I think the greatest cheese I have ever eaten comes from Wisconsin. It is a Sartori SarVecchio Parmesan, and enjoying that one night with a glass of zinfandel wine was one of the most sensual experiences I have ever had with my clothes on.
I just returned from Wisconsin yesterday, where I had very little time for culinary experiences. Instead I was doing a teaching residency at Stevens Point University, which culminated in a concert by their jazz band, under the direction of Mathew Buchman, of my suite Portrait in Seven Shades. When I heard they were going to attempt this difficult piece, which was composed for the Jazz at Lincoln Center Orchestra, I had my doubts.
Arriving in Stevens Point on the evening before my residency was officially to start I was greeted at the airport by one of the sax students, Katie, who in the course of a 25 mile drive to the hotel managed to get in about a dozen questions relating to arranging, improvising and practicing. I guess my residency had already begun.
A lot was packed into those three days - classes, rehearsals, private lessons, lectures. I got to know many of these students, and I really appreciated how inquisitive and passionate many of them were about playing and learning. I also enjoyed hanging and getting to know the instructors, in particular Mr. Buchman, who over lunch each day, had several questions of his own. It’s always a great privilege to come into a scene you know nothing about and see the great work that so many people are doing.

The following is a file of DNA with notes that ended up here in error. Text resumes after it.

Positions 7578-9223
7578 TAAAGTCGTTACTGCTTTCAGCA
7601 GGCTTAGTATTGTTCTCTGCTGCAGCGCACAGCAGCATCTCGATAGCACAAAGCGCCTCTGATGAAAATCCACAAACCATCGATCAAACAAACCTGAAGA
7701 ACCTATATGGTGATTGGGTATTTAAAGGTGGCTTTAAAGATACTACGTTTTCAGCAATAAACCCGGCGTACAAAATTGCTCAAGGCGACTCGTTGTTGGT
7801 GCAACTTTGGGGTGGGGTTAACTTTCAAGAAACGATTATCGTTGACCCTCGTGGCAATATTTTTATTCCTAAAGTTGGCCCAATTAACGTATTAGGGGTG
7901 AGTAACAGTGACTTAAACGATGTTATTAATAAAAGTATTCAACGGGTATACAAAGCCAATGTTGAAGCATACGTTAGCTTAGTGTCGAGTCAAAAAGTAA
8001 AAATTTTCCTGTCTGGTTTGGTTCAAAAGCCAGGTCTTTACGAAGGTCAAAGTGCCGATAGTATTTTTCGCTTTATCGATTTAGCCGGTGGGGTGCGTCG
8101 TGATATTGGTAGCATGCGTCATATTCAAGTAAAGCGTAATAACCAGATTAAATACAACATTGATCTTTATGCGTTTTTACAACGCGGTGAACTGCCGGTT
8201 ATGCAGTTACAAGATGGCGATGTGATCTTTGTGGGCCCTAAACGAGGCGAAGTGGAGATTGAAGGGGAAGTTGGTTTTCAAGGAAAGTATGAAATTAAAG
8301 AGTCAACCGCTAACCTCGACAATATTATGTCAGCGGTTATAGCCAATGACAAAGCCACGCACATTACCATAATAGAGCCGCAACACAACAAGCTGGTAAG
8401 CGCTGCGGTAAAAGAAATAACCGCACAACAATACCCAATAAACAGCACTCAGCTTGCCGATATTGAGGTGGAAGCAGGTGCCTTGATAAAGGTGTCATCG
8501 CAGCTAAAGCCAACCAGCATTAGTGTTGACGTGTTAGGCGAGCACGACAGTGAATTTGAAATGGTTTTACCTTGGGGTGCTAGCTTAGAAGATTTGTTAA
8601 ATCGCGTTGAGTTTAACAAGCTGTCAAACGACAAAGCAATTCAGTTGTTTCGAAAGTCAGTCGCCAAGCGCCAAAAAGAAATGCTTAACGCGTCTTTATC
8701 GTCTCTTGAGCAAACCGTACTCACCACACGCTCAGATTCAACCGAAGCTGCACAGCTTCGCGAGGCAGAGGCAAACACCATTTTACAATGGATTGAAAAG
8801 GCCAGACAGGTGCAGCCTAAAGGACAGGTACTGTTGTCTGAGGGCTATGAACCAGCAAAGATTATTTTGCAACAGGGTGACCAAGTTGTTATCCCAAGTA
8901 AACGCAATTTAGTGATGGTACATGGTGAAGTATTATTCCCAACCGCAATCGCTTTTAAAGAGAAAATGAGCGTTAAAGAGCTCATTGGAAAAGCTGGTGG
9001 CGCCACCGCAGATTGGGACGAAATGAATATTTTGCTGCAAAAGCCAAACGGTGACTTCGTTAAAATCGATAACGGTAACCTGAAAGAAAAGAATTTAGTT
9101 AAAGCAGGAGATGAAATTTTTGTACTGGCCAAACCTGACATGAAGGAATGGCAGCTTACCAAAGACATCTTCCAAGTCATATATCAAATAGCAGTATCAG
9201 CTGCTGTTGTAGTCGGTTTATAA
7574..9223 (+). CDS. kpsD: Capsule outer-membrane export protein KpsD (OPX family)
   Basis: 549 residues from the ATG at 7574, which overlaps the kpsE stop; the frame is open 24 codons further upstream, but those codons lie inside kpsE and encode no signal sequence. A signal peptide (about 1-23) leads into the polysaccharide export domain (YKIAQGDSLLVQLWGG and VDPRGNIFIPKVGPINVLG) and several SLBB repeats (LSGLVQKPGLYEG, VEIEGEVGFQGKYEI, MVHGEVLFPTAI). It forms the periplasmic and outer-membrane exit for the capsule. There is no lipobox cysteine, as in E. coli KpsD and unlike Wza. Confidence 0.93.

An hour and a half before the band was to attempt to tackle my suite, I did a lecture in a small auditorium, complete with projected images of the great artists whose iconic paintings were the inspiration for each of the seven movements. It was a tame affair with thirty or forty attendees. The forty-five minutes of non-stop talking, added to three days of non-stop question answering, left my voice sounding like a cress between Tom Waits and Kathleen Turner.
The big moment arrived, and the students, all alike in their matching black attire, mounted the stage and took their places. It felt like my kids up there. And with a father-like pride I have to announce that they not only got through the suite, but played it with a lot of enthusiasm and musicality. They dealt with the odd-time signature of Dali, the technical challenge of Picasso, and the avant-guard direction of Pollock quite expertly.
This residency came on the heels of a recent visit, also to Wisconsin, where Vincent Gardner and I did workshops at six schools in three days. Three of these bands are finalists at the Essentially Ellington festival coming up next week. I don’t know what these kids are eating to sound so good. I guess it’s the cheese...